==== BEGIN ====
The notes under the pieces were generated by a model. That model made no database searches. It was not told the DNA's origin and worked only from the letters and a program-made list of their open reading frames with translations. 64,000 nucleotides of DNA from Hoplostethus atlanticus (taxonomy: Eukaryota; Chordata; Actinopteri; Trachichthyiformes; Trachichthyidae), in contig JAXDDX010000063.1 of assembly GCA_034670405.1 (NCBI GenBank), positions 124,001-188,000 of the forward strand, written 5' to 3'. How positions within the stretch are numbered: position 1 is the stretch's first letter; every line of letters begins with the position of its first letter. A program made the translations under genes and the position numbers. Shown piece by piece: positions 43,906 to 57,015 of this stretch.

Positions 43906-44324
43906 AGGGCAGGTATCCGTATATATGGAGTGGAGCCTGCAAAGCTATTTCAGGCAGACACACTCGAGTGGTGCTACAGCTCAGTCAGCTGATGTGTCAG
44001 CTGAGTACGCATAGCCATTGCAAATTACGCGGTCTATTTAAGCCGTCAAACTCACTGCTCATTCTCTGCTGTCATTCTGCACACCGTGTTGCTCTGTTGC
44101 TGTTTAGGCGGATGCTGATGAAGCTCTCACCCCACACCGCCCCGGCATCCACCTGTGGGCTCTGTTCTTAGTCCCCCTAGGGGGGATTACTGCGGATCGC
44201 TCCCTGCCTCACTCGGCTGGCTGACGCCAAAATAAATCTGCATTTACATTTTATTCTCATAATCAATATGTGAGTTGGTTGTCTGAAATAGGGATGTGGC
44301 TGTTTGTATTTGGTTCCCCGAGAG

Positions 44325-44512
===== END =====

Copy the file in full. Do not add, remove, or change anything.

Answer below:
The notes under the pieces were generated by a model. That model made no database searches. It was not told the DNA's origin and worked only from the letters and a program-made list of their open reading frames with translations. 64,000 nucleotides of DNA from Hoplostethus atlanticus (taxonomy: Eukaryota; Chordata; Actinopteri; Trachichthyiformes; Trachichthyidae), in contig JAXDDX010000063.1 of assembly GCA_034670405.1 (NCBI GenBank), positions 124,001-188,000 of the forward strand, written 5' to 3'. How positions within the stretch are numbered: position 1 is the stretch's first letter; every line of letters begins with the position of its first letter. A program made the translations under genes and the position numbers. Shown piece by piece: positions 43,906 to 57,015 of this stretch.

Positions 43906-44324
43906 AGGGCAGGTATCCGTATATATGGAGTGGAGCCTGCAAAGCTATTTCAGGCAGACACACTCGAGTGGTGCTACAGCTCAGTCAGCTGATGTGTCAG
44001 CTGAGTACGCATAGCCATTGCAAATTACGCGGTCTATTTAAGCCGTCAAACTCACTGCTCATTCTCTGCTGTCATTCTGCACACCGTGTTGCTCTGTTGC
44101 TGTTTAGGCGGATGCTGATGAAGCTCTCACCCCACACCGCCCCGGCATCCACCTGTGGGCTCTGTTCTTAGTCCCCCTAGGGGGGATTACTGCGGATCGC
44201 TCCCTGCCTCACTCGGCTGGCTGACGCCAAAATAAATCTGCATTTACATTTTATTCTCATAATCAATATGTGAGTTGGTTGTCTGAAATAGGGATGTGGC
44301 TGTTTGTATTTGGTTCCCCGAGAG

Positions 44325-44512